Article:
Republican John William Warner campaigns around Virginia, he campaigns as a national leader, tested in the fires of international diplomacy and the pressures of life at the top.

He has served as under secretary and secretary of the Navy, headed the bicentennial commission and negotiated, as he likes to say, "eyeball to eyeball with the Soviets."

"Meeting him," says a campaign flier, "your first impression is of confidence - the quiet confidence that comes from a lifetime of hard work done well . . . "

Warner mentions his experience in almost every speech. It is his experience in Washington, he says, that has equipped him for the Senate. He has made it an issue in the campaign.

Yet Warner's Washington experience has received mixed reviews. Warner's fans say it demonstrates his greatest strengths. His critics say it shows his greatest weaknesses.

Former Defense secretary Melvin Laird, who describes himself as "a long and close friend" of Warner said Warner was an outstanding administrator" who did "an absolutely outstanding job" as secretary of the Navy.

Adm. Elmo Zumwalt, on the other hand, who served as chief of naval operations under Warner, and was himself the Democratic U.S. Senate candidate in Virginia in 1976, calls Warner a "dilettante" who never did his homework" and was plagued by a "chronic inability to make decisions."

Interviews with more than a dozen people who worked closely with Warner in the Navy Department and bicentennial commission produce a portrait of a man filled with contradiction and ironies including sharp differences over his accomplishments and his abilities.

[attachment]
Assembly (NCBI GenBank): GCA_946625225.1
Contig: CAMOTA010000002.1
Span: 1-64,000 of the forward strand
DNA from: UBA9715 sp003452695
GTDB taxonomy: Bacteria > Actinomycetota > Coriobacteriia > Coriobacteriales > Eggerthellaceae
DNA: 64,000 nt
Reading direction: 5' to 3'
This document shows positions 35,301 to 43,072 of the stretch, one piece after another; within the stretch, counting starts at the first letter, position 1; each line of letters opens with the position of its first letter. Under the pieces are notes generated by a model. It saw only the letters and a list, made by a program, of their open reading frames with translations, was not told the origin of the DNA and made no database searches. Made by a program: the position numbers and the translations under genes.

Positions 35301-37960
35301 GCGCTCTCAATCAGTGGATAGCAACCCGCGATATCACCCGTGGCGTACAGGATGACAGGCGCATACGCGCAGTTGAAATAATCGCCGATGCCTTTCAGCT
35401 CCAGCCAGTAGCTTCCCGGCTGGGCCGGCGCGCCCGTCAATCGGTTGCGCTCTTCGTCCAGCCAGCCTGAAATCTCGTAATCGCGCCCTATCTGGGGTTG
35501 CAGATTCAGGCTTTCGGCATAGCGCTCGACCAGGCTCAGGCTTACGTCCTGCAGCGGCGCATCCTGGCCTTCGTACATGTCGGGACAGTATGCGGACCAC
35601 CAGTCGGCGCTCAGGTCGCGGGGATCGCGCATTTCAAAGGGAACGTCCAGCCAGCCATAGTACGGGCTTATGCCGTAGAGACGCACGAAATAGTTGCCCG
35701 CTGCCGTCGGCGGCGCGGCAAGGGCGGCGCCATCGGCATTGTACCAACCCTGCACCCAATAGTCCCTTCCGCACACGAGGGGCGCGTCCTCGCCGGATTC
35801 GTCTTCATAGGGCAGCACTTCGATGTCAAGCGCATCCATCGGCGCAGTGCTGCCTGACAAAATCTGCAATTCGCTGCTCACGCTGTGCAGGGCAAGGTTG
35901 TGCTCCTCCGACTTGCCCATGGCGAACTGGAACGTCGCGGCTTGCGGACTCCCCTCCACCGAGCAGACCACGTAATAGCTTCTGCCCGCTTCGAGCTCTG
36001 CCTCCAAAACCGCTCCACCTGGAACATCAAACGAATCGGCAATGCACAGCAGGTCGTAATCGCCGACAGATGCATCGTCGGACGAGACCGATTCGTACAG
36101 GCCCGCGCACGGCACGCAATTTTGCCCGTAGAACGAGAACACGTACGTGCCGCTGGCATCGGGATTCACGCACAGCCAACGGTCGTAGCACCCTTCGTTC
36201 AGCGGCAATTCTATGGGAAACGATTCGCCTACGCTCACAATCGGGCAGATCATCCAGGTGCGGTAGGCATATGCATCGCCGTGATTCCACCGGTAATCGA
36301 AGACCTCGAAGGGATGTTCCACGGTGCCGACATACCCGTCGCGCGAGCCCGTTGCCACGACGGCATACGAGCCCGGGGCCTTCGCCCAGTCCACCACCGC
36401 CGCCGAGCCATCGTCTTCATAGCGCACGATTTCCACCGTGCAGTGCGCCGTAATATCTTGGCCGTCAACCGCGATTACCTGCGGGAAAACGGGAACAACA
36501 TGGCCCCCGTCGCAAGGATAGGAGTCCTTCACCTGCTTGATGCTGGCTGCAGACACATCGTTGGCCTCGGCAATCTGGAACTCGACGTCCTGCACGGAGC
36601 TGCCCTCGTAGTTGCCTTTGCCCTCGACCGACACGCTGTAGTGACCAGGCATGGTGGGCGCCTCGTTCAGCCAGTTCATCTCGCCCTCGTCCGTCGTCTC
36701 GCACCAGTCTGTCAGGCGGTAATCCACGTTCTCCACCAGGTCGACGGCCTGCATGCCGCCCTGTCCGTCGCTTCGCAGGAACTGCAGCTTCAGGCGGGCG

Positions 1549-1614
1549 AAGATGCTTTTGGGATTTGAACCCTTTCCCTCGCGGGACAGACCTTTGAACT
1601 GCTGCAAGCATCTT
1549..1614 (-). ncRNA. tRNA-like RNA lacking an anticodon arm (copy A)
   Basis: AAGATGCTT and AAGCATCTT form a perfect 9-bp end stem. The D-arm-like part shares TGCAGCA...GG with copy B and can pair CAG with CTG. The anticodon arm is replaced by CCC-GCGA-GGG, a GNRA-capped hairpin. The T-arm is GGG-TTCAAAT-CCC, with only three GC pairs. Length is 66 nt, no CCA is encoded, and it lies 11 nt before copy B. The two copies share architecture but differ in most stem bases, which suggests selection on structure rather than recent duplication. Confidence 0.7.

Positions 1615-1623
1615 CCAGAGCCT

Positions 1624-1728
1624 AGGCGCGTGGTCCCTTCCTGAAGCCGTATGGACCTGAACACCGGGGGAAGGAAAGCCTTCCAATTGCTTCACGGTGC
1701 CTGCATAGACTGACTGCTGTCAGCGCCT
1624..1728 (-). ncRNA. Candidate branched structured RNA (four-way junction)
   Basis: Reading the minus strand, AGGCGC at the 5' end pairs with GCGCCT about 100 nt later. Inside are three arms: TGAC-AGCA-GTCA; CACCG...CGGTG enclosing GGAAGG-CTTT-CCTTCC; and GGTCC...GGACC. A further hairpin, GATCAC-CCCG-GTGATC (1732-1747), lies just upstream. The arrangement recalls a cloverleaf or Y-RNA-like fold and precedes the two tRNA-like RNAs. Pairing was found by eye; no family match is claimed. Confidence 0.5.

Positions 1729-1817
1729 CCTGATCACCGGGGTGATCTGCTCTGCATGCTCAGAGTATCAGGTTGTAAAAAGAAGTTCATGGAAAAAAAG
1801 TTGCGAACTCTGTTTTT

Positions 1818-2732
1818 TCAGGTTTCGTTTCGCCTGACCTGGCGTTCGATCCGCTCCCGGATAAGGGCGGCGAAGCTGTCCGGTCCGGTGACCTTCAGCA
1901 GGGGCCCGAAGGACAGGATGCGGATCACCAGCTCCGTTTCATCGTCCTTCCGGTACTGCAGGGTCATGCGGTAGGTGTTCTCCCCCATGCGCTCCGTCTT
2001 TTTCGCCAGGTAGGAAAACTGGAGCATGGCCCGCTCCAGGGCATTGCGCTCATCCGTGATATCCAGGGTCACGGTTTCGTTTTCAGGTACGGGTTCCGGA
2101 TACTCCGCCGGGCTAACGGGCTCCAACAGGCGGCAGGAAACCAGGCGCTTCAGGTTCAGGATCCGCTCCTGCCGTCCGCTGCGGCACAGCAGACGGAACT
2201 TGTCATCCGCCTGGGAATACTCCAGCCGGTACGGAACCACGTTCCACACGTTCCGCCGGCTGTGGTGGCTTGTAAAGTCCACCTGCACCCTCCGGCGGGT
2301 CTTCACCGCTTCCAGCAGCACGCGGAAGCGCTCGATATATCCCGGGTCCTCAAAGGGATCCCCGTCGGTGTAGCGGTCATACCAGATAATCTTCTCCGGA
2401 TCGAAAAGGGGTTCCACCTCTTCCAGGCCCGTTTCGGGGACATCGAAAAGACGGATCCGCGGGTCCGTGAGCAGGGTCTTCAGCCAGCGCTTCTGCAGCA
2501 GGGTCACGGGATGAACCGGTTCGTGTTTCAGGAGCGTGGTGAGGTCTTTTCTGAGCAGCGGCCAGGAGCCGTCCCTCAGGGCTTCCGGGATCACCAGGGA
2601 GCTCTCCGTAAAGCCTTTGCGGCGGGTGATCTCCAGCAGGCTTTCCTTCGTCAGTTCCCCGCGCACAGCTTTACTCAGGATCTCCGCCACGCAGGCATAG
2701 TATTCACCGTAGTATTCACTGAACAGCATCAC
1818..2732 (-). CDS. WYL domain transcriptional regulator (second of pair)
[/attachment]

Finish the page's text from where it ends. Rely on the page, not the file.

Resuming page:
To his supporters, who include Sen. Barry Goldwater (R-Ariz), retired Adm. Thomas Moorer, and others, Warner was a patient, energetic, dedicated man who presided over the Navy during a turbulent time in the service's history and solved many of its problems with rare good sense.

To his critics, he was "indecisive," "a lightweight," and thoroughly political." One rear admiral who worked intimately with Warner and four other secretaries of the Navy called Warner "the worst administrator I've ever known."

But like most of Warner's critic - many of whom still have ties to the Navy - the admiral declined to speak for attribution. Some are Republicans or Navy men on duty and say they want to preserve an outward appearance of party or service loyalty. Others, while extremely skeptical of Warner's abilities in any post of responsibility, say they like him as a person.

One admiral, for example, was extremely critical of Warner's handling of racial incidents on the carriers Kitty Hawk and Constellation in late 1972, a criticism Zumwalt made in his autobiography, "On Watch."

Moorer, in a recent letter to The Washington Star, said however that Warner "supported intergration in the Navy as strongly and enthusiastically as anyone," but "found it necessary . . . to impose judgment and common sense (on the pace of change) so as not to completely collapse the morale and combat capability of our Navy."